CANDIDATE KRISTIN LORD.jpg

Kristin Lord

BOYERTOWN — Nearly 5,000 people have signed a petition asking the Boyertown Area School Board to prevent a primary election winner from serving because of online comments they believe are racially insensitive.

The petition alleges that Kirstin Lord, 21, of Earl Township, posted the comments during a Facebook exchange.

Before residents spoke on the issue during Tuesday night’s school board meeting, board President Brian J. Hemingway said the board has no control over the election process.

And Lord, who was the top vote-getter in the Republican primary and finished second in the Democratic primary for a District 1 seat, told MediaNews Group that she has no plans to withdraw from the race. She apologized for the comments.

Lord, a 2018 Boyertown High graduate, captured the Republican nomination for one of two seats for the region representing Bally, Boyertown and Bechtelsville, and Colebrookdale, Earl and Washington townships.

After the primary results were reported, Trey Yarnell, 23, a 2016 Boyertown graduate, started the petition at change.org.

By Wednesday, 4,820 people had signed it.

“I thought I would get 500 signatures,” said Yarnell, who has moved to Greensboro, N.C., where he works in an automotive shop. “This spiraled way ahead of what I was thinking would happen.”

Online comments

In the posts that have since been removed, Lord questioned an unidentified commenter whether a racial epithet directed toward white people is offensive. She appeared to be equating that epithet with one directed toward Blacks. In some posts, she referred to Blacks with an outdated term.

During an interview with MediaNews Group on Tuesday, Lord said she believes all lives matter, including Black lives.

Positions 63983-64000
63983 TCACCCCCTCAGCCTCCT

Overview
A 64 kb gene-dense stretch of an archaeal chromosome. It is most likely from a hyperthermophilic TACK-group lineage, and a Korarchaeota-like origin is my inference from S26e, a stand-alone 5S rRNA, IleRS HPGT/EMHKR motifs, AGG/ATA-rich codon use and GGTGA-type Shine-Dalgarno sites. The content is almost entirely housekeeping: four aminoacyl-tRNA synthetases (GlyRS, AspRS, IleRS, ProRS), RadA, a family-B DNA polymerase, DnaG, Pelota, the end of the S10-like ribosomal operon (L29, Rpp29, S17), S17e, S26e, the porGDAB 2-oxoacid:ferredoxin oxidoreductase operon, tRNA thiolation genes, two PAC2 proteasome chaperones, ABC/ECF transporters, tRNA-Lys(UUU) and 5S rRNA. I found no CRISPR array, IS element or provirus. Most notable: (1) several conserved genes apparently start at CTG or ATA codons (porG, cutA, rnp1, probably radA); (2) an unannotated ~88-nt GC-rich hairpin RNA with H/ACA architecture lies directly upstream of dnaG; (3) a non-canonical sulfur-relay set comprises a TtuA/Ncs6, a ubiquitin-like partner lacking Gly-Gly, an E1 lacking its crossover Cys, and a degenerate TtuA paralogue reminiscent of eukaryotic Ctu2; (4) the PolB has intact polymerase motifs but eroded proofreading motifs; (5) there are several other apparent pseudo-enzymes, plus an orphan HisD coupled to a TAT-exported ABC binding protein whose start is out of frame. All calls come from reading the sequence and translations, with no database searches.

“The posts on Facebook were a year ago,” she said.

She said she agrees the epithet directed at Blacks is offensive but was unaware the other term also was offensive.

Lord said she is receiving hate messages online and when she is out in public.

“All of the hate I am receiving is making me stronger,” Lord said.

Lord said she attended a cyberschool in 11th and 12th grade through the Boyertown district.

After graduation, Lord went to Lincoln Technical Institute, Philadelphia, where she received a diploma in medical assisting. She works as a registered medical assistant.

Yarnell said he started the petition after people who graduated from Boyertown between 2016 and 2018 and live in the area contacted him about Lord’s posts.

Yarnell, who grew up in Bechtelsville, said he does not know Lord but is concerned that the posts make it inappropriate for her to serve on the school board.

“I want to protect minority students and the community,” he said. “I do not mean any harm or ill will to her.”

Yarnell said he was saddened this occurred after Boyertown has made a concerted effort to become a No Place for Hate School, which is an Anti-Defamation League designation that aims to prevent hatred, bias and bullying.

Public comments

At the end of the school board meeting Tuesday night, Hemingway called for public comments.

Nicole Zelcs, a candidate who lost the Region 1 primary race to Lord, warned the school board that a candidate — whom she did not name — had made disturbing comments on social media posts that are uneducated, immature, racist and toxic.

Zelcs said she believes board members who supported that candidate were unaware of her posts.

“Silence is endorsement,” she said, concluding her three minutes of comments.

Jane Stahl, a former English teacher and resident of Region 1, said she had serious concerns that Boyertown remain as a No Place for Hate district.

“Please try to remember this,” Stahl said. “You have to keep control. My advice is to ask the people who cannot control hate to resign.”

Board member Lisa Hogan asked the board to reaffirm its no-hate policy.

“Racism is not political. It’s a social issue, and we should not condone it,” Hogan said.

Hogan, commenting to MediaNews Group earlier as a resident and not as a board member, said Lord is not qualified to serve on the board.

“She is a young person with a lot of life,” Hogan said. “Hopefully, she reflects that it’s not OK to be intolerant of others.”

When contacted by MediaNews Group, Louise Doscow, a public education advocate and founder of Boyertown Area Unity Coalition, said Lord should not be on the board because of her comments.

Jon Emeigh of New Hanover Township, who won the Democratic primary in Region 3, also told MediaNews Group that it is unfortunate that national issues, such as race relations, have seeped into local school board races.

“This is creating a huge divide,” he said.

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